The Ultimate Guide to Making Beef Jerky at Home
I grew up listening to my Papaw's stories at our family butcher shop, and came to develop a great understanding and appreciation on different methods for preparing meat. This grew into my passion for making beef jerky at home.
In this guide I am going to share everything I've learned over the years on how to make jerky.
Choosing the right cut of beef for jerky
When it comes to choosing meat for beef jerky, the most important thing to keep in mind is a low fat content.
The leaner the beef, the better your end result will be because extra fat makes the jerky more prone to spoiling.
Marinade vs. Dry Rubs
When you're making beef jerky, seasoning for your jerky is what gives it that delicious, mouth watering flavor.
Yes. Dehydrated beef jerky can be mouth watering if prepared properly!
There are really two primary options when it comes to seasoning: marinades and dry rubs.
Should you cure beef when making jerky?
You also want to consider whether you would like to cure your meat, and what your preferred method is. Straight up: Many different home jerky makers will argue on whether or not this step is actually needed. I'll leave that up to you. Try both ways!
Curing is the process of adding a salt, sugar, and sodium nitrite mixture to the meat to prevent bacteria such as botulism from forming.
Botulism thrives in low-oxygen, low-heat environments. If you are going to use smoke or temperatures below 140° F to dry your meat, you should use a cure to keep bacteria from forming.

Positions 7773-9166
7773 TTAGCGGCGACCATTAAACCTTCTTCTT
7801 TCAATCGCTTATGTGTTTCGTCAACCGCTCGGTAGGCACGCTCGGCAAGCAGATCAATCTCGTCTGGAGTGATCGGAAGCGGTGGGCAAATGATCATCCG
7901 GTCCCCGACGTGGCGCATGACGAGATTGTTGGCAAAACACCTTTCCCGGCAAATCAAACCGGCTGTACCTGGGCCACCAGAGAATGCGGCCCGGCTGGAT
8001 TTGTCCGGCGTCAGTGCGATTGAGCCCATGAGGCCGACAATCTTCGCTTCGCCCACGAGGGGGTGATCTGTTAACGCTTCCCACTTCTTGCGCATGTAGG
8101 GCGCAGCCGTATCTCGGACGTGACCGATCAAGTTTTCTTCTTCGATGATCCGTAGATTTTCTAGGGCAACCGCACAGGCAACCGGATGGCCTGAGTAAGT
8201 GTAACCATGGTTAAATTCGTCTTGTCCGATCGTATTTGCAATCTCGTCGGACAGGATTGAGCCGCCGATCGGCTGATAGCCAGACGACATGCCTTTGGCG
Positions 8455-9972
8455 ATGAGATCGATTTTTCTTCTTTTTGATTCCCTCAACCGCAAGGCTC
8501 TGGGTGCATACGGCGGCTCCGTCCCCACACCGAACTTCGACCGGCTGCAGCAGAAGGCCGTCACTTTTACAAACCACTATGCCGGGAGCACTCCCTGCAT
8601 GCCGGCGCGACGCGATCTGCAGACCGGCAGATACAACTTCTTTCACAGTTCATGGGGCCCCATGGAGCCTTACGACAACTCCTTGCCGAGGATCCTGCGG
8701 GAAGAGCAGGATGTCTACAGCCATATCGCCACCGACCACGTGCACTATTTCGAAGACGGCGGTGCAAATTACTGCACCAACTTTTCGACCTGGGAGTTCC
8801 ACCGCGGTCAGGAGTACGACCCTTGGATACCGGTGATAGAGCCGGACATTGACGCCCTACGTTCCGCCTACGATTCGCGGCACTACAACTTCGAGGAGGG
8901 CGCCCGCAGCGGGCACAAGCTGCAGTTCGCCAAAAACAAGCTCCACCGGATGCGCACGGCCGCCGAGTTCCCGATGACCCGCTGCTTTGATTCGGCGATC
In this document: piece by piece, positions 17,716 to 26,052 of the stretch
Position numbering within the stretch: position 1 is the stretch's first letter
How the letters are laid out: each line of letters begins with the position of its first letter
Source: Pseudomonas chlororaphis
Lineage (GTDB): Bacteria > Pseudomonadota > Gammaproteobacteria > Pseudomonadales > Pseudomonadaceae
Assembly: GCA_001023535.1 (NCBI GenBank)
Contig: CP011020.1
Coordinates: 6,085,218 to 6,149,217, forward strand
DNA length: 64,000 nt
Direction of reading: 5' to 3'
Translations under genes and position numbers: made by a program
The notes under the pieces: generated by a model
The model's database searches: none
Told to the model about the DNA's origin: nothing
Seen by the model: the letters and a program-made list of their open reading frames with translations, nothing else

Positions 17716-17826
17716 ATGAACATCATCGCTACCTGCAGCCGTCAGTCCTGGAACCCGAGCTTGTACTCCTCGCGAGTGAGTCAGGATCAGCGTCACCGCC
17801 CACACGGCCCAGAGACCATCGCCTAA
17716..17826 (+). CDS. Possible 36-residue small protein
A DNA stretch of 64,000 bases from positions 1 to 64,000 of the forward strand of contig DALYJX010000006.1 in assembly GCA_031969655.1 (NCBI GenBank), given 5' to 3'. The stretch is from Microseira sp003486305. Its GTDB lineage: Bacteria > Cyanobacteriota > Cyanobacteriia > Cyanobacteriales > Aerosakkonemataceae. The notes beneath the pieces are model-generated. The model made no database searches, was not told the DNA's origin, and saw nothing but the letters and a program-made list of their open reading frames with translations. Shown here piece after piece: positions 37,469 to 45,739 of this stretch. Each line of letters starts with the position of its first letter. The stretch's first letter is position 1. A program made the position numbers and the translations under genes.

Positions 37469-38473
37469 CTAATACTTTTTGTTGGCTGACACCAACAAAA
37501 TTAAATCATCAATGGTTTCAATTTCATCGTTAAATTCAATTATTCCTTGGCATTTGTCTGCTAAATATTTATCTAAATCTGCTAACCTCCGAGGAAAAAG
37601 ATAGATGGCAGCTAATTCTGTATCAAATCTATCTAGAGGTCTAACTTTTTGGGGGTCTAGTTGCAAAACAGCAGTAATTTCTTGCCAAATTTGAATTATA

However, if you're using a higher temperature either in the oven or in an automatic dehydrator, you can get away with not using a cure.
When in doubt, always opt for the cure for safety. Nothing ruins a good batch of jerky like a case of botulism.
Now that your meat is properly seasoned and cured, you're ready to cook!
It is possible to cook jerky using a smoker if you have one, but for those of us without, you can choose to cook your jerky in the oven or use a beef jerky dehydrator.
No matter the method you choose, your jerky should be monitored throughout the process to prevent over-drying or burning.
However you choose to dry your meat, remember that no recipe is exact in its cook time.
Every oven and dehydrator varies slightly, so you'll want to check on your meat every 30-60 minutes starting 2/3 through the cook time (at 2 hours if the recipe says 3 hours total).
This will prevent you from cooking or drying the meat too much. Make sure to turn the meat over throughout the process as well, for a more even result.
Making Beef Jerky can be easy and delicious
After reading this guide, do you feel ready to start making beef jerky at home?
These are all of the tricks of the trade I've picked up over the years, and they should be all you need to get started.
If you've enjoyed this guide on how to make beef jerky, please share it with your friends who are looking into the jerky world. Feel free to leave any questions or comments below. Thanks for reading!